Posts Tagged ‘cognitive neuroscience’

Stephan Schleim from the University of Groningen in cooperation with Machiel Keestra, from the University of Amsterdam, have organized a very interesting conference in Amsterdam aimed at making philosophers, psychologists and neuroscientists dialogue about neuroimaging.

Michael Anderson

To me, the most interesting contribution on Saturday was by Michael Anderson (a cognitive scientist and philosopher by training, from University of Lancaster, PA), who reported on his study of neuroimaging data: to counter the criticisms about reverse inference, and over-simplicity of localizationism, he presented a “simple” idea – that network analysis could shed light on the agency of cognitive functions. Those would not be over specialized and called sequentially,  but simultaneously recruited at the image of a cluster of computers. Your reaction might be “nothing new, how is that different from systems cognitive neuroscience?” Well, the metaphor of networks allows for new insights, since network analysis comes with an analytical framework to interpret the structure of the network (its density, clusterisation, diameter, etc.) where to my knowledge systems analysis remains quite silent. Also, network analysis translates in intuitive visualizations which help generate new hypotheses, and stimulate thinking generally (at least so I found, when using network analyses in other contexts). The paper which describes this “network in the brain” approach is here.

The sessions have been filmed, so Michael Anderson’s performance should be online soon! Meanwhile, here are the slides of my own presentation – that won’t provide you with a detailed argument, but give you an idea of the topics I evoked.


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It would seem that the concerns depicted in our previous post are widespread indeed!

Martha Farah

Martha Farah

The last issue of the Journal of Cognitive Neuroscience, published by the MIT Press, is just out. Martha Farah introduces it with an editorial, basically a two-page warning. Abstract:

Unrealistic, financially motivated claims about functional brain imaging can have a negative impact on society at large and on our field. If too much is promised and not delivered, funders may become wary of cognitive neuroscience and skeptical about its genuine potential. Bad advice given to businesses concerning marketing and personnel selection could lead to expensive mistakes, and bad advice given to governments concerning security screening and interrogation could lead to far worse. Yet imaging is being offered for these applications now, with scant evidence of validity.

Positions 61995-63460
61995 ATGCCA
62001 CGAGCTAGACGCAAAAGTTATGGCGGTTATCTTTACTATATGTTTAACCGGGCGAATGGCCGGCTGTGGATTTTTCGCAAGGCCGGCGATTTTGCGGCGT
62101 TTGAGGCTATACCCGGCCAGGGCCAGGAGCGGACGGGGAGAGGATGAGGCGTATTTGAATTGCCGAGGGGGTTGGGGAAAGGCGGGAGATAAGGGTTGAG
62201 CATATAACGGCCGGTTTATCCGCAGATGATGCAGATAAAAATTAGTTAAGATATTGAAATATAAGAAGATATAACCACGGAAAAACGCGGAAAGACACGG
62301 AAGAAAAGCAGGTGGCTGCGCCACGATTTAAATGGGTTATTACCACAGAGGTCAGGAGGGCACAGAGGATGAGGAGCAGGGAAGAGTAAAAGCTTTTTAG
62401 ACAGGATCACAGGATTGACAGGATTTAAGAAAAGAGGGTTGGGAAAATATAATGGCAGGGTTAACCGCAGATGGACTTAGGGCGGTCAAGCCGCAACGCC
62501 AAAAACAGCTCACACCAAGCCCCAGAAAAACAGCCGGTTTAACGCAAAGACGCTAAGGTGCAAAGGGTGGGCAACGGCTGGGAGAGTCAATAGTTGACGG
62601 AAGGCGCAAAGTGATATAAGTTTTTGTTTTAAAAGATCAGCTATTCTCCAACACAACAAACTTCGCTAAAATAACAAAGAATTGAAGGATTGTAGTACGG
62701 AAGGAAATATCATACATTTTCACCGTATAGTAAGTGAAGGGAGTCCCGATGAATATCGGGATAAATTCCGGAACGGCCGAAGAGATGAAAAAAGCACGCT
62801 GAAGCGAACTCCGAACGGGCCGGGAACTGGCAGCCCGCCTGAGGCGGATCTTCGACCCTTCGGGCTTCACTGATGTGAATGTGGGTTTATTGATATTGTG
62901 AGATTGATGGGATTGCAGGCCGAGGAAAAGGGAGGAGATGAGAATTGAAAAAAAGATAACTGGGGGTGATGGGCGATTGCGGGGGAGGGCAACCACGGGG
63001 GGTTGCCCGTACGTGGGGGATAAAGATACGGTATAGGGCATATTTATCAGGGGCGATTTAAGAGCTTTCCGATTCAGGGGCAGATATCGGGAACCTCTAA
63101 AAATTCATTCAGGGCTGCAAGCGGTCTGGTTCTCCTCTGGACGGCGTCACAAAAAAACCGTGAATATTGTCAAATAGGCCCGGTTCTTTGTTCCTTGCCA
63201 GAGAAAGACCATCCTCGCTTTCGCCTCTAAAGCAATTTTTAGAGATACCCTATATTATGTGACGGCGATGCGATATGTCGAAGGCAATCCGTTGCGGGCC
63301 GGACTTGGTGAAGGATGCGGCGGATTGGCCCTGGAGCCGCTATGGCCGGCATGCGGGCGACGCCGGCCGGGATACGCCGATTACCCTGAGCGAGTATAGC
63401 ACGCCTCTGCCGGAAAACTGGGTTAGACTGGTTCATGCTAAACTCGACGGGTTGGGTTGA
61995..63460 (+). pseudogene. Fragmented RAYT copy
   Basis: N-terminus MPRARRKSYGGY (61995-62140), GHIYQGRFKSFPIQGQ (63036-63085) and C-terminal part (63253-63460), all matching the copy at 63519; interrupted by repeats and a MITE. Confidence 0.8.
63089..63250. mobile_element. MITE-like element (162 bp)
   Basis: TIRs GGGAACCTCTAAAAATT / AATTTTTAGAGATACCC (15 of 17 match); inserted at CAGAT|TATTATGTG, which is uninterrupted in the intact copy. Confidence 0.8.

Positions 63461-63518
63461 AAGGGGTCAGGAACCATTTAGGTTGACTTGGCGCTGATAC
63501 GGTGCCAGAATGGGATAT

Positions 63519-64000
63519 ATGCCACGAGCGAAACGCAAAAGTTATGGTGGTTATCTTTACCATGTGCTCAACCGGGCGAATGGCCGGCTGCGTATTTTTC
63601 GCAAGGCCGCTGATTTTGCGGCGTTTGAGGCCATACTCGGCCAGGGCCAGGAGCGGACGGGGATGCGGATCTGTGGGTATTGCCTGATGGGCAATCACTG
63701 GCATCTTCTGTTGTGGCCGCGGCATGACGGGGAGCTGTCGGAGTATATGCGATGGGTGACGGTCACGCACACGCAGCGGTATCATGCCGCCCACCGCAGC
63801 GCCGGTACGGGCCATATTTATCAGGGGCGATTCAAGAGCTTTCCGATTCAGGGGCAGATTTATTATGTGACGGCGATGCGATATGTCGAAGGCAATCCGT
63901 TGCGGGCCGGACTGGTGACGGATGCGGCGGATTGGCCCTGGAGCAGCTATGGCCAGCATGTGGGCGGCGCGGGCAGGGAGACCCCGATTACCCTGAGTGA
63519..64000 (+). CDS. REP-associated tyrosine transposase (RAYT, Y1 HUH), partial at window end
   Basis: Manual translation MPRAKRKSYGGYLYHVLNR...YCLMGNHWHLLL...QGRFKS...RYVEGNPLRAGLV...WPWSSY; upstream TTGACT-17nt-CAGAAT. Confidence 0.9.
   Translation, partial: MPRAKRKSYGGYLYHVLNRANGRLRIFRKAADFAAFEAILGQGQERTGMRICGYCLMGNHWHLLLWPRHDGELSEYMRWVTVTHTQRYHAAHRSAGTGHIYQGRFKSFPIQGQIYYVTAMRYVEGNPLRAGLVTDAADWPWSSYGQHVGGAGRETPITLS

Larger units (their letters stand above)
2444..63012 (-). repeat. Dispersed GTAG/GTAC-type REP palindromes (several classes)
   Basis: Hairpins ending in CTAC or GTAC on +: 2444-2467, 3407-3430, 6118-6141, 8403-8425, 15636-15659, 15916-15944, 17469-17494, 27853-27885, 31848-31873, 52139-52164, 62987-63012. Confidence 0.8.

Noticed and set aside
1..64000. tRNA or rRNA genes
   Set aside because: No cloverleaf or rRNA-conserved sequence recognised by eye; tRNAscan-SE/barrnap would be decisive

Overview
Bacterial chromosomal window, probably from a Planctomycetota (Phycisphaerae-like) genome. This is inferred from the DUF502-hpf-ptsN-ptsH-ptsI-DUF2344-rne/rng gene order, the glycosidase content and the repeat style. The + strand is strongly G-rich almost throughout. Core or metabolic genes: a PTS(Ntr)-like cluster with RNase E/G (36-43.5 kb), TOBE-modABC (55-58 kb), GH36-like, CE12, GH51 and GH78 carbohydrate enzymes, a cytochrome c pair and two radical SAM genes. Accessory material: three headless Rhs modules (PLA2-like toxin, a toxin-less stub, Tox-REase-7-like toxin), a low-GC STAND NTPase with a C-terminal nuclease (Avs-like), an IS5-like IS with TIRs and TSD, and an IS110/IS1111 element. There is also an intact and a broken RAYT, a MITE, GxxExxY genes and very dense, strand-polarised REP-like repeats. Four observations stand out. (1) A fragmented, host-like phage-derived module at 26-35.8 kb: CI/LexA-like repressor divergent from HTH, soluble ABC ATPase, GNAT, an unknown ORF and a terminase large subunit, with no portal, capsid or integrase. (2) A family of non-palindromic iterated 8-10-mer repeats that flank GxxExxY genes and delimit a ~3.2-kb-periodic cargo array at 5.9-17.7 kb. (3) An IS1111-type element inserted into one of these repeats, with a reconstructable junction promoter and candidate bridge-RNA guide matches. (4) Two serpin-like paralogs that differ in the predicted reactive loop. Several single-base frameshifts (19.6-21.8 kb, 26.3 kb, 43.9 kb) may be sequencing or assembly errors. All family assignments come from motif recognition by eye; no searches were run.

NeuroFocus CEO displays an examinee's brain waves chart as she watches a commercial film wearing a EEG headset. YOSHIKAZU TSUNO/AFP/Getty Images

NeuroFocus CEO displays an examinee's brain waves chart as she watches a commercial film wearing a EEG headset. YOSHIKAZU TSUNO/AFP/Getty Images

Pr. Farah, Director of the Center for Cognitive Neuroscience at U Penn, recommends several tactics to the neuroscientists eager to stand up against bad neuroscience, suggesting to “inoculate our students against brain imaging overclaim” or “blogging and posting reactions to blogs“. And I imagine that implicitly, this editorial will also act as a stop-sign to those neuroscientists who entertained the thought of doing profitable consulting jobs for neuromarketing private firms.

I don’t have a clear enough view of the fields of neuroeconomics and neuromarketing to be able to judge if commercial uses of fMRI / EEG have already proved harmful in any manner to scientific research. Has any grant application been rejected with referee reports mentionning the wrong commercial uses of brain scans? Is there any informal, unexpressed mood in scientific circles that “cognitive neuroscience” is somewhat dodgy, because of the bad press it is given?

What are your experiences in your universities, in your research labs? (you can post your reactions to this post, as recommended by Martha Farah, or contact me privately to help me in my research!)

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At the opening symposium of the Donders Institute (Netherlands) last November, Victor Lamme showed a video that fully grasped the attention of the packed audience. It was a filmed experiment in psychology where people were being fooled by simple, even obvious  tricks.

It introduced his discussion on the nature of consciousness and awareness, with difficult questions such as: can we say of someone who is not aware of what s/he perceives that s/he is still conscious? Or as Victor Lamme says it elsewhere: ‘In my research I want to separate becoming conscious of the outside world from the reporting on it’.

The talk was good, with Lamme suggesting a definition of consciousness that included functional and structural criteria of neural activity. However, at the very end a question from the floor completely destroyed his argument, when someone pointed that, according to the criteria developed in Lamme’s definition, neural activity during sleep would in fact also qualify for his proposed definition of consciousness – quite a problem !!

Anyway, I have found a similar video demonstrating how easy it is to trick conscious and fully aware people. It is less academic than the one presented by Lamme but it has the benefit of working on you, the viewer. So, will you be tricked? (please answer the anonymous poll thereafter).